188 research outputs found

    Putting Operational Techniques to the Test: A Syntactic Theory for Behavioral Verilog

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    AbstractWe present a syntactic theory for the behavioral subset of the Verilog Hardware Description Language. Due to the complexity of the language, the construction of this theory represents a serious test of the suitability of syntactic operational techniques for reasoning about industrial languages. Overall, we have found that these techniques are rather robust but with a few caveats. Our theory formalizes the simulation cycle explicitly, exposes a number of ambiguities and inconsistencies in the language reference manual (LRM), and is the most accurate known description of this subset of Verilog, with respect to the LRM. The syntactic theory has been used to automatically derive a simulator for Verilog

    A Type-Theoretic Foundation of Delimited Continuations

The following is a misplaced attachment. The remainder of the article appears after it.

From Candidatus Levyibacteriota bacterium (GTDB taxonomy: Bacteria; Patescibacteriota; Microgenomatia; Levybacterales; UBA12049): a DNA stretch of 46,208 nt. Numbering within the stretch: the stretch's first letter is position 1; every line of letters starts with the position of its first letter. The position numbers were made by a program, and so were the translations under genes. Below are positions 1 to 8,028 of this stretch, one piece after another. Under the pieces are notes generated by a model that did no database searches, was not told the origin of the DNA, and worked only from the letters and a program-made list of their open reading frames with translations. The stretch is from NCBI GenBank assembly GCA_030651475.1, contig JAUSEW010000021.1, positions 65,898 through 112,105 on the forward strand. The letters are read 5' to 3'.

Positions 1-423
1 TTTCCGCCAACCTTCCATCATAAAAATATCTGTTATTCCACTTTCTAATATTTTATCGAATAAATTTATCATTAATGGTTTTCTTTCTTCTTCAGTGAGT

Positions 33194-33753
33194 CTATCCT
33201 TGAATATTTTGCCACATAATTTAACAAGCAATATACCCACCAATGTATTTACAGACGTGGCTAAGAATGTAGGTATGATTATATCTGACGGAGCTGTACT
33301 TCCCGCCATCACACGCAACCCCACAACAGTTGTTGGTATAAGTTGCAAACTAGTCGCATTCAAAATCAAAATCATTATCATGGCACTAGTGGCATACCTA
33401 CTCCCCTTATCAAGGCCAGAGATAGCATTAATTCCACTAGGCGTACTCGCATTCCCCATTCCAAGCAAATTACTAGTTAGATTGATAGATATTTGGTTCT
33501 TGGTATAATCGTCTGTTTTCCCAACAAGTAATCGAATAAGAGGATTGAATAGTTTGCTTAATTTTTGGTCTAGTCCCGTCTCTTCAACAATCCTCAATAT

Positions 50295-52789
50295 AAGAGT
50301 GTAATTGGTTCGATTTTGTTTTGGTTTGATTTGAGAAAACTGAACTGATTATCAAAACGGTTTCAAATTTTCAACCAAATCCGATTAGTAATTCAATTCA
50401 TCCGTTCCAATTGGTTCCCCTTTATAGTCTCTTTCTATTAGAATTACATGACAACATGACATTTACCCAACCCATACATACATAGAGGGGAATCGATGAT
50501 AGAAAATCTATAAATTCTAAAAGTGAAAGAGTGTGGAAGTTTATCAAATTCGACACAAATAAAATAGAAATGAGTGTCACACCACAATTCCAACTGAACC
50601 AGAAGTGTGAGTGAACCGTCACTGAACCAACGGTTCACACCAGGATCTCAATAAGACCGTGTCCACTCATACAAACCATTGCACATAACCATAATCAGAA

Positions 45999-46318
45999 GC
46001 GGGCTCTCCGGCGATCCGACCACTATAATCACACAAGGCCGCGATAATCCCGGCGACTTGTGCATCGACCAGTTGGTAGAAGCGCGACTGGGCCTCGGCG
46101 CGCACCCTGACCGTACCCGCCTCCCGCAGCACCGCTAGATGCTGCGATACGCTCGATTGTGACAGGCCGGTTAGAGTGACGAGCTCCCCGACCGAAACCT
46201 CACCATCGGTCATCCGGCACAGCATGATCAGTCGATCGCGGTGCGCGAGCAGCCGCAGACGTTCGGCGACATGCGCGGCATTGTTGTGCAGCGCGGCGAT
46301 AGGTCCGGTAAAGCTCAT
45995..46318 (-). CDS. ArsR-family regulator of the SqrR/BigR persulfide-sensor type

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    International audienceThere is a correspondence between classical logic and programming language calculi with first-class continuations. With the addition of control delimiters, the continuations become composable and the calculi become more expressive. We present a fine-grained analysis of control delimiters and formalise that their addition corresponds to the addition of a single dynamically-scoped variable modelling the special top-level continuation. From a type perspective, the dynamically-scoped variable requires effect annotations. In the presence of control, the dynamically-scoped variable can be interpreted in a purely functional way by applying a store-passing style. At the type level, the effect annotations are mapped within standard classical logic extended with the dual of implication, namely subtraction. A continuation-passing-style transformation of lambda-calculus with control and subtraction is defined. Combining the translations provides a decomposition of standard CPS transformations for delimited continuations. Incidentally, we also give a direct normalisation proof of the simply-typed lambda-calculus with control and subtraction
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